The county Board of Commissioners will vote on Feb. 16 to make temporary reductions in the many of the benefits county employees have received. Employees will no longer receive cost-of-living-allowances, longevity pay, and holiday pay for the ten county holidays including the $30 Christmas pay. Also, employees will no longer receive the deferred compensation retirement match of 5 percent.
“It is awful,” said board Chairman Alvin Long. “I have been awake for two nights worrying. Any-time you make decisions that affect a person and the way they take of their family, it’s awful.”
County Administrator Randy Dowlng said county government officials had monitored the climate of the local economy very closely for the past year and projected revenue figures indicated a decline in the 2010 fiscal budget.
The decision was based on previous revenue receipts and projections and revenues and expenditures from the past two years. Dowling said that revenue from sales taxes, interest income, and building permit fees dropped dramatically in the last year.
“We’re not out of money now, we still have a health reserve. But in order to save those reserves we have to make cuts somewhere,” Dowling said.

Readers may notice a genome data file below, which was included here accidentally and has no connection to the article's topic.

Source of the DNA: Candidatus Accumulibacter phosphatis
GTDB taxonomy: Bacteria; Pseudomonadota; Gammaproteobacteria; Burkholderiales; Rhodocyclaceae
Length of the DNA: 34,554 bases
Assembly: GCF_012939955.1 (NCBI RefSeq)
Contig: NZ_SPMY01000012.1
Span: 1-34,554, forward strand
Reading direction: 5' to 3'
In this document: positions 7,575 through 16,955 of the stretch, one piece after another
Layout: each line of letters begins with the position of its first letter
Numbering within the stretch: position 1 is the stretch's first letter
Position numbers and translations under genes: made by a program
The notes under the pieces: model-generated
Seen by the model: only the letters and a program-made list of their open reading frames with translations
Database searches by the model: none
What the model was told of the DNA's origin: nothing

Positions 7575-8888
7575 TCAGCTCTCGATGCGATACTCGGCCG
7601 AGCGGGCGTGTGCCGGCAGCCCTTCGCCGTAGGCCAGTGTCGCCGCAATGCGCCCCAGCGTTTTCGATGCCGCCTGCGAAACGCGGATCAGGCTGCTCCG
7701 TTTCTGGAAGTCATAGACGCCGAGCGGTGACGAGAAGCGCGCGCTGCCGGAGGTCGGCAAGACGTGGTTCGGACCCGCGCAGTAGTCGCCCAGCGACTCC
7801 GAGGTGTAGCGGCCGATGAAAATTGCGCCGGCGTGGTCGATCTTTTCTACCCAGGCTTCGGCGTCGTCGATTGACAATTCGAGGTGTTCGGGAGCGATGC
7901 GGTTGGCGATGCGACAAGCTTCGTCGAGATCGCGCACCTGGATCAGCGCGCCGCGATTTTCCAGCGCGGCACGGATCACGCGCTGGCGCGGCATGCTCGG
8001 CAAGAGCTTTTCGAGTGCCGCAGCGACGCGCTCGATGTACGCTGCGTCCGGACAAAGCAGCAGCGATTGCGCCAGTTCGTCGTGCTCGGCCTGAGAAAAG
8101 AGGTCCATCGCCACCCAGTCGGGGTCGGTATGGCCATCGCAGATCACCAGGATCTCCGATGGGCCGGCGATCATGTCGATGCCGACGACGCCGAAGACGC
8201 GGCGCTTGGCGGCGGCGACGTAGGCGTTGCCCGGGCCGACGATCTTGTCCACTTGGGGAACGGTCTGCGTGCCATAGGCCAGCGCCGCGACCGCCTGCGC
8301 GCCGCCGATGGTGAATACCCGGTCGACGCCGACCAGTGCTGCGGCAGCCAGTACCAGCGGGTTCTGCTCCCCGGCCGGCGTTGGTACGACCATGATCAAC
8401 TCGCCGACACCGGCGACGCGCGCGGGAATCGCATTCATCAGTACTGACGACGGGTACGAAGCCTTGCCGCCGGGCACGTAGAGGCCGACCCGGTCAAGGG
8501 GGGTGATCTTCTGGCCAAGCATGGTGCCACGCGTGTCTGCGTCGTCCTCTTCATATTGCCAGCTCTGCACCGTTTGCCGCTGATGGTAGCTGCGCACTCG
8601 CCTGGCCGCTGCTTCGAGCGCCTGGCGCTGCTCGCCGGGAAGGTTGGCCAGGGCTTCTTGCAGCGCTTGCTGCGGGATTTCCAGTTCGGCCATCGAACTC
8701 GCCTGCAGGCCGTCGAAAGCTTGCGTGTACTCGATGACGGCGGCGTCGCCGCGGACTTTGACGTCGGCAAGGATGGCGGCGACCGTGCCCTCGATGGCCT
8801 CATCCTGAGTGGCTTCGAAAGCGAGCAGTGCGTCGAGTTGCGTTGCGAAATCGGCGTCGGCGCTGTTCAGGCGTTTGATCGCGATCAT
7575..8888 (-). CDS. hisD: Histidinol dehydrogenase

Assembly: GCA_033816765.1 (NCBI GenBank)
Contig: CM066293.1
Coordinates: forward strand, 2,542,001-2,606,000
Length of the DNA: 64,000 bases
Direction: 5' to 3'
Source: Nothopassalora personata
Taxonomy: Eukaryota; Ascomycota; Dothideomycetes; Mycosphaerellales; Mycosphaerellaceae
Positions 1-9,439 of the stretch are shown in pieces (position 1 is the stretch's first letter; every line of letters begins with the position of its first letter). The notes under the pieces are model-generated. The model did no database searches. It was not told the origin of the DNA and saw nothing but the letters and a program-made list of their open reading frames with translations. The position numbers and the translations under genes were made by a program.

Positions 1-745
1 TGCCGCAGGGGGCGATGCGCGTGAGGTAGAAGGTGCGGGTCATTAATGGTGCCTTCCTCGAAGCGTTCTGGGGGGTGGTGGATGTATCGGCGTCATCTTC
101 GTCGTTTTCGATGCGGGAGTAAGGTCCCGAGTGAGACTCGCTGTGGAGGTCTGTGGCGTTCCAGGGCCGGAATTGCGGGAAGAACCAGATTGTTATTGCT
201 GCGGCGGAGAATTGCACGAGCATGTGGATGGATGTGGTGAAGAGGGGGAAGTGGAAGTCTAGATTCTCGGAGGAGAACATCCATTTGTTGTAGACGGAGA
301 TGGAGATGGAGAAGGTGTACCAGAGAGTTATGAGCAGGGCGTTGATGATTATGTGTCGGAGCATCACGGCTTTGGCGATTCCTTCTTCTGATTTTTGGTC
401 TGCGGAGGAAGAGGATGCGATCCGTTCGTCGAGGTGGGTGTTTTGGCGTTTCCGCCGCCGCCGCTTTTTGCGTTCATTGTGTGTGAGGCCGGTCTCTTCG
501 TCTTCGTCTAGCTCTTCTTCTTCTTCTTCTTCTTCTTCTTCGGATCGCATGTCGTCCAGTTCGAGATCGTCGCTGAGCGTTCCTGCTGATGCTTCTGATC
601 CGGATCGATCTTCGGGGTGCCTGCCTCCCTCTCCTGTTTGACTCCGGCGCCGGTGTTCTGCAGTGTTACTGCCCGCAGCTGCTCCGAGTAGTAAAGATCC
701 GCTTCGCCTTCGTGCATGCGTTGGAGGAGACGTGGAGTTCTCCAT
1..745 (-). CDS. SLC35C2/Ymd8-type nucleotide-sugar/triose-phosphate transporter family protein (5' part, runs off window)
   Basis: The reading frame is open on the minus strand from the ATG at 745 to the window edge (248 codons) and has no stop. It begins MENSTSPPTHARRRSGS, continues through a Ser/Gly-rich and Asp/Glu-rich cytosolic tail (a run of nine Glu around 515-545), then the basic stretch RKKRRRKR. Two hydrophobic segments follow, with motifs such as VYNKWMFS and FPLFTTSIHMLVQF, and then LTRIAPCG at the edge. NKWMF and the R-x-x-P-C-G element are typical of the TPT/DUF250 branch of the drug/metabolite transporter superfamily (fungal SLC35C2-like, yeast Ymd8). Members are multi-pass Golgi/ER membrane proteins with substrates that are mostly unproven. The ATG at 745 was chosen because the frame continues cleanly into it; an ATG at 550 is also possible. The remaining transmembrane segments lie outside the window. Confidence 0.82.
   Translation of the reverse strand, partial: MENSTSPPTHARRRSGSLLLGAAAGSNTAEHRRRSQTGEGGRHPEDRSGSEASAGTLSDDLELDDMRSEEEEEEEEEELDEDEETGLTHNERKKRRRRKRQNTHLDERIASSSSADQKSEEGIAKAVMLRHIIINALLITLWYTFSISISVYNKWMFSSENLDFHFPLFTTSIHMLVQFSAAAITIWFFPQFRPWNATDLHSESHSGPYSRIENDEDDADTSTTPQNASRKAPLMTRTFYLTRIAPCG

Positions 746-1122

The benefit cuts will affect more than 330 people, but will save the county an estimated $1.3 million.
“This is a decision we did not want to have to make,” Dowling said.
The reductions will go into effect on March 1, but county employees were notified this past Wednesday.
The county did issue an official media statement, citing the cuts a preparation for next year’s budget, county officials predict further revenue declines in the area of sales tax, interest income, building inspection fees, and grant funds.
“Surrounding counties began furloughing employees a year ago, we were able to avoid that,” Dowling said.
The Board of Commissioners have also agreed to reduce their annual compensation by 5 percent.
“The county’s fiscal condition remains strong and these temporary reductions were extremely difficult for the Board to enact but necessary. Our main concern was that we kept all county employees working and providing for their families with their health insurance unchanged. These cuts will make it possible for the county to get through this economic situation that has been devastating to most other counties,” Long said.
Dowling said that officials will reevaluate the county’s revenue, and should the economic situation improve, many of benefits would be reinstated.